Saturday, 26 October 2013

FOMA JAREMTSCHUK at Museum Dr. Guislain, Ghent

FOMA JAREMTSCHUK, untitled, ink and crayon on paper, 44,8 x 33,9 cm

Des Soldats et des psychiatres
1914 -2014
Museum Dr. Guislain
01/11/2013 - 30/06/2014

"War and trauma is a double exhibition that simultaneously takes place in Ieper and in Ghent. The locations are directly connected to ‘war’ and ‘trauma’, they are both ‘lieux de mémoire’ (places of memory): one at the place of war and the front and one at the place where psychiatry and mental suffering were first ‘recognised’ in our country. This double exhibition clearly demands attention to be paid to the fate of people in the commemoration of World War I, also 100 years on.

Soldiers and ambulances

The In Flanders Fields Museum in Ieper deals with the organisation of general care of the injured at the front during World War I. An overview of events at the front in Flanders teaches us that no one was able to cope with the immense stream of victims of the first industrialised war.
The earliest medical care initiatives were mainly borne by philanthropy, private initiative and the heroic efforts of some. A strikingly large amount of this effort was preserved in diaries, letters, literature, photography and objects. When by 1917 and 1918, organisation and care were much better, this was not a major revolution but more what should have been expected from a modern army.
As part of the age-old philosophy of progress, people easily tend to hold on to the idea that wars are the perfect moments in history to take major steps forward in numerous areas. The history of World War I is believed to have been a wonder of progress in medicine. If this is true, than this is in spite of rather than thanks to the war. The biggest breakthrough noted in the field of medical care during World War I was undoubtedly the recognition of psychological trauma…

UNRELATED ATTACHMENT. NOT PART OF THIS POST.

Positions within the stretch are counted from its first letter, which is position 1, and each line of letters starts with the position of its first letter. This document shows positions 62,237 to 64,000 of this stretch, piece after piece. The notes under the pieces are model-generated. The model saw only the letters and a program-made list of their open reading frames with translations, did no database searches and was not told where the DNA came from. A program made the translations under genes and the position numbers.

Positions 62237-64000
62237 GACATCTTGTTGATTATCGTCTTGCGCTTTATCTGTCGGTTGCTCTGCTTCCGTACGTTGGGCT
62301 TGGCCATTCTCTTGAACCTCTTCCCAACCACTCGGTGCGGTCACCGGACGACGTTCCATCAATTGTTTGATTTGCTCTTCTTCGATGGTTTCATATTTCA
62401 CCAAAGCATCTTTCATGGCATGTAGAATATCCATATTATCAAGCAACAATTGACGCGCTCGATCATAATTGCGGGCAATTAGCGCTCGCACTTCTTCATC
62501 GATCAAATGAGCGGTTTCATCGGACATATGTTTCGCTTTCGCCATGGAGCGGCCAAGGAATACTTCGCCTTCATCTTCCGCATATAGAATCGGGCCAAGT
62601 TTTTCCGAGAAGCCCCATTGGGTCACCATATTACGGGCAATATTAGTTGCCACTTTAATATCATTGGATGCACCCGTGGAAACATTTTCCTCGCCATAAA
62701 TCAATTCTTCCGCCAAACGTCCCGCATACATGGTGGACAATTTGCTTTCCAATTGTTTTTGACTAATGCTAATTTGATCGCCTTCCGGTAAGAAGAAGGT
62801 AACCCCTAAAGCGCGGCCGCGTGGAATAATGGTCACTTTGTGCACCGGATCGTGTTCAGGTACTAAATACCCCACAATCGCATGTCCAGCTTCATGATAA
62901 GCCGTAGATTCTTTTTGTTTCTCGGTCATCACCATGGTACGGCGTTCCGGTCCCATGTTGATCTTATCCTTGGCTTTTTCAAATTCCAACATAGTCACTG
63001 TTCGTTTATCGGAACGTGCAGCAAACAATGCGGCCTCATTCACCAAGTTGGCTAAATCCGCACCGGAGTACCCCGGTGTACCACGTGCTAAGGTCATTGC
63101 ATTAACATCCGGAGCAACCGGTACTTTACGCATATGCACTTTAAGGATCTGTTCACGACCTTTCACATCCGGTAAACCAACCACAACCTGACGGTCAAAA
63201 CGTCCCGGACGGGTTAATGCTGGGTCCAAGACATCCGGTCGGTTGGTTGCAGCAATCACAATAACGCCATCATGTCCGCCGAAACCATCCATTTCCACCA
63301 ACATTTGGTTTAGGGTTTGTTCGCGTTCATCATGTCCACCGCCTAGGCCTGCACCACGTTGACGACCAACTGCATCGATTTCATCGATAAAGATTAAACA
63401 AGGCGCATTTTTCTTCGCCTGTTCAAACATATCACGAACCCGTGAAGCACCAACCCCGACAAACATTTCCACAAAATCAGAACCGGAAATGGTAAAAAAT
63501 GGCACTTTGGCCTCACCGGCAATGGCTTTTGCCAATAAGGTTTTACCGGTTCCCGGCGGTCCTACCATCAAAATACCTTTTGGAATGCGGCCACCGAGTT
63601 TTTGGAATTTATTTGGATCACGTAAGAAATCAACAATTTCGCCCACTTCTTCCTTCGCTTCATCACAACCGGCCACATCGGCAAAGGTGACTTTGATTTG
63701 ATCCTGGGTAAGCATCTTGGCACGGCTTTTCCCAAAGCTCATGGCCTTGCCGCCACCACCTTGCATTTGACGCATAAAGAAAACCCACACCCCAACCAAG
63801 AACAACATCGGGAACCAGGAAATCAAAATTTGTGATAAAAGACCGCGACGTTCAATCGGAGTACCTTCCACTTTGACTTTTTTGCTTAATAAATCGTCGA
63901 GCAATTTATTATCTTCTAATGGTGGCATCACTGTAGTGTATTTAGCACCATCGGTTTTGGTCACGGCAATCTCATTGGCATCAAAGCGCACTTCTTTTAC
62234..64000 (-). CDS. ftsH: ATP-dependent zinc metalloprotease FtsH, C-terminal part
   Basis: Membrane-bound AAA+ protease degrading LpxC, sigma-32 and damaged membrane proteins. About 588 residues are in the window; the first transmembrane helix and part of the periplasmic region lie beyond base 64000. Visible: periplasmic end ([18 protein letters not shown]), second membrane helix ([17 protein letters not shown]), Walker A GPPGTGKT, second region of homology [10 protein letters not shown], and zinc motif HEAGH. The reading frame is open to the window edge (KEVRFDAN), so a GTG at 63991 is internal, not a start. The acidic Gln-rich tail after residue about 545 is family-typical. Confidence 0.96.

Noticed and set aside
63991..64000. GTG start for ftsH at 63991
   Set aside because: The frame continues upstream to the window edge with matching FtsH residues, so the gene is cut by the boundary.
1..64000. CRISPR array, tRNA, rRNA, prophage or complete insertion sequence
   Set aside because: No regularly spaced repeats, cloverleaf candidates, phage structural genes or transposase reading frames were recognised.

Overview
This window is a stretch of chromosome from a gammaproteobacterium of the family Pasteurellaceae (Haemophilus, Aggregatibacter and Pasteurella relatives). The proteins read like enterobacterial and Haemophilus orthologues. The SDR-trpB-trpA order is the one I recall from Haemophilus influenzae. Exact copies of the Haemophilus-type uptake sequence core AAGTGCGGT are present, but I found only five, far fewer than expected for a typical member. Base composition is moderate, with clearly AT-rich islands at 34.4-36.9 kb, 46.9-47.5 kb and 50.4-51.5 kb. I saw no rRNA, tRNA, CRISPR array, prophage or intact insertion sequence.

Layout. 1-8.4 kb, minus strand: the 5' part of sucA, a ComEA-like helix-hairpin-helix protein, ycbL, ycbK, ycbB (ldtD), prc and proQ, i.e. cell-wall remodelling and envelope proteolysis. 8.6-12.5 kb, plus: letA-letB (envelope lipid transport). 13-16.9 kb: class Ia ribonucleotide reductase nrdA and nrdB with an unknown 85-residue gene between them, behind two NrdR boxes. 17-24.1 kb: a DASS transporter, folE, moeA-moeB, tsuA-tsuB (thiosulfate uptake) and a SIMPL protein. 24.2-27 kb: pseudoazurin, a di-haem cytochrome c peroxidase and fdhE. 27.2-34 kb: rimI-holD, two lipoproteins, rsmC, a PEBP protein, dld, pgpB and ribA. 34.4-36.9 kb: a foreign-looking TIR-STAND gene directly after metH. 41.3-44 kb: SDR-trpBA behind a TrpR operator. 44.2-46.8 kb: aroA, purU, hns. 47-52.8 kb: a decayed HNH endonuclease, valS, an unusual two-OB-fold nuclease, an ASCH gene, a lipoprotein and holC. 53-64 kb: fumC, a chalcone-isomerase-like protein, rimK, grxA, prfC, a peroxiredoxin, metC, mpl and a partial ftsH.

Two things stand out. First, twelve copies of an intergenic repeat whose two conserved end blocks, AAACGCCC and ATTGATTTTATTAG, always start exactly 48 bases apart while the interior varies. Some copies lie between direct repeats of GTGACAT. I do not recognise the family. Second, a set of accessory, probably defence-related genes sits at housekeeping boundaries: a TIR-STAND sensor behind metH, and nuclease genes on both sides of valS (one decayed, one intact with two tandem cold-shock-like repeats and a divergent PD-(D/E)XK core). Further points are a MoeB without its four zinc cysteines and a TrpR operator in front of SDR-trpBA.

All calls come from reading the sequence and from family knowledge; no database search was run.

Soldiers and psychiatrists

The Dr Guislain Museum in Ghent departs from the ‘discovery of the psychological’ during World War I: shellshock is recognised by physicians and the military, but is also regarded as a form of cowardice, as ‘slackerism’. It forms the beginning of a laborious relationship between the tough military ideal and the fragility of insanity. The exhibition explores the focus on and dealing with mental grief in several conflicts of the past century.
From shellshock to posttraumatic stress syndrome, from a strictly military context to attention to the deep traumas in everyday life, from 1914 to 2014: ‘War and trauma’ shows a moving but laborious history of mental traumas caused by extreme circumstances on the basis of documentaries, personal documents, medical objects, works of art, and more." (...)

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